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Talk for Writing was created by Pie Corbett and is based on the principles of how children learn. It enables children to imitate the key language they need for a particular topic orally before they try reading it and analysing it. Through fun activities to help them rehearse the tune of the language they need, followed by shared writing to show them how to craft their genre, children are helped to write in the same style. It works from the Early Years up all the way up to year 6.


Talk for Writing enables children to imitate the language they need for a particular topic
orally before they begin reading and analysing it and writing their own version.

It builds on three key stages:

Stage 1 – Imitation

Stage 2 – Innovation

Stage 3 - Independent Application


The Imitation Stage


The teaching begins with a creative ’hook’ which engages the children with a sense of enjoyment, audience and purpose. A Talk for Writing unit would begin with some engaging activities warming up the tune of the text to help children internalise the pattern of the language required. Children learn a model text, which is supported visually by a text map and physical movements. In this way the children hear the text, say it for themselves and enjoy it before seeing it written down. Children are then in a position to read the text and start to think about the ingredients that helps make it work. During this stage, short-burst writing is used to practise key focuses such as description, persuasion or explanations. Understanding the structure of the text is done by using the boxing it up technique which helps the children to analyse the features that have helped to make the text work. In this way, the children start to co-construct a toolkit for this type of text so they can talk about the ingredients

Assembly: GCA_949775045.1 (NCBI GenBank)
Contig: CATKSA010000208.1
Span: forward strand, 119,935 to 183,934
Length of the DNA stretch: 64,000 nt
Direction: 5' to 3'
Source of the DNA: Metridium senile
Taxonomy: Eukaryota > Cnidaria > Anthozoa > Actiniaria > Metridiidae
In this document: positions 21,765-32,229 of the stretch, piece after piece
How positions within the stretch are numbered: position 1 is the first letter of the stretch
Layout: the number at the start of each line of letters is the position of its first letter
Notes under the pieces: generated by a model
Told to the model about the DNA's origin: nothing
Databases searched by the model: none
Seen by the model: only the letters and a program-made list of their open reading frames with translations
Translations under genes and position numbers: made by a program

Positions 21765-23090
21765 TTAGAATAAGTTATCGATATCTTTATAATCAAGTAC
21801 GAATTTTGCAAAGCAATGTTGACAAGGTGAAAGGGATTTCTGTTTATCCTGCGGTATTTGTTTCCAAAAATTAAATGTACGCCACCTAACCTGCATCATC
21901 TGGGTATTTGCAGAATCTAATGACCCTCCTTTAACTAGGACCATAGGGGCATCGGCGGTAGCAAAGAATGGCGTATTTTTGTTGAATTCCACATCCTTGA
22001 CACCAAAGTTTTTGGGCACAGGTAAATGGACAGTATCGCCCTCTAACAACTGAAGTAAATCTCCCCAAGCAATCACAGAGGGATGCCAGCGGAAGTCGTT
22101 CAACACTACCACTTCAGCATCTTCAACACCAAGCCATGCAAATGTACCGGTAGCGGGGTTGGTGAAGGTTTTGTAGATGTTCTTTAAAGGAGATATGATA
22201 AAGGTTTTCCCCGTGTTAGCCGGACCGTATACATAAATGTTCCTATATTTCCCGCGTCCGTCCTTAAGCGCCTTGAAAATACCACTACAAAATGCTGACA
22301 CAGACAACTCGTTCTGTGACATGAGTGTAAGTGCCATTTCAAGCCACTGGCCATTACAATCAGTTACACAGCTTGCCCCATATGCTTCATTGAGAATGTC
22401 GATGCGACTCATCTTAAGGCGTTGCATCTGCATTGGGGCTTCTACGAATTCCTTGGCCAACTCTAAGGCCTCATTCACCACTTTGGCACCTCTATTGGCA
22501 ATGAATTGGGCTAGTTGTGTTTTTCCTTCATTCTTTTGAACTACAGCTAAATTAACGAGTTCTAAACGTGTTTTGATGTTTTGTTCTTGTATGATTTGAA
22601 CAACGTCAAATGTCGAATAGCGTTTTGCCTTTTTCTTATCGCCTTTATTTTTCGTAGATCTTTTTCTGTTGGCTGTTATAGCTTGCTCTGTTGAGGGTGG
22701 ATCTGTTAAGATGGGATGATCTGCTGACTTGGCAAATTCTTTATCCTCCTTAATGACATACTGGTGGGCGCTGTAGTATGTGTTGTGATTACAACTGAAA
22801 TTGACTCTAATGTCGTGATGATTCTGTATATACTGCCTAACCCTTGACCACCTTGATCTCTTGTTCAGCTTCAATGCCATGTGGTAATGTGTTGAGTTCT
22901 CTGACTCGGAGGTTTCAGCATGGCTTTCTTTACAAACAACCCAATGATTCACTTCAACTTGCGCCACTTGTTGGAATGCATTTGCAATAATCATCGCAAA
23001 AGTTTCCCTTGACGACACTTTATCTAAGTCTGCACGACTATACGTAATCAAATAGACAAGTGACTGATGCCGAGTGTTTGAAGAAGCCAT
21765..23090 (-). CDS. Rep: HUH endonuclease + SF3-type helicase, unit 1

themselves – a key stage in internalising the toolkit in their heads.



The Innovation Stage

Once the children have internalised the text, they are then ready to start innovating on the pattern of the text. The key activity in this stage is shared writing, helping the children to write their own by ‘doing one together’ first. This begins with a boxed up grid to show how to plan the text and turn the plan into writing. This allows the children to see how you can innovate on the model text and select words and phrases that really work. Throughout the shared writing, children are encouraged to discuss and edit their work in order to improve it.



The Invention/ Independent Application Stage

Children move on to the final phase, which is when they independently apply what has been taught and practised. Children are guided through planning, drafting and revising their work independently. The final piece is used as the ‘hot’ task, which is used to show progress across the unit.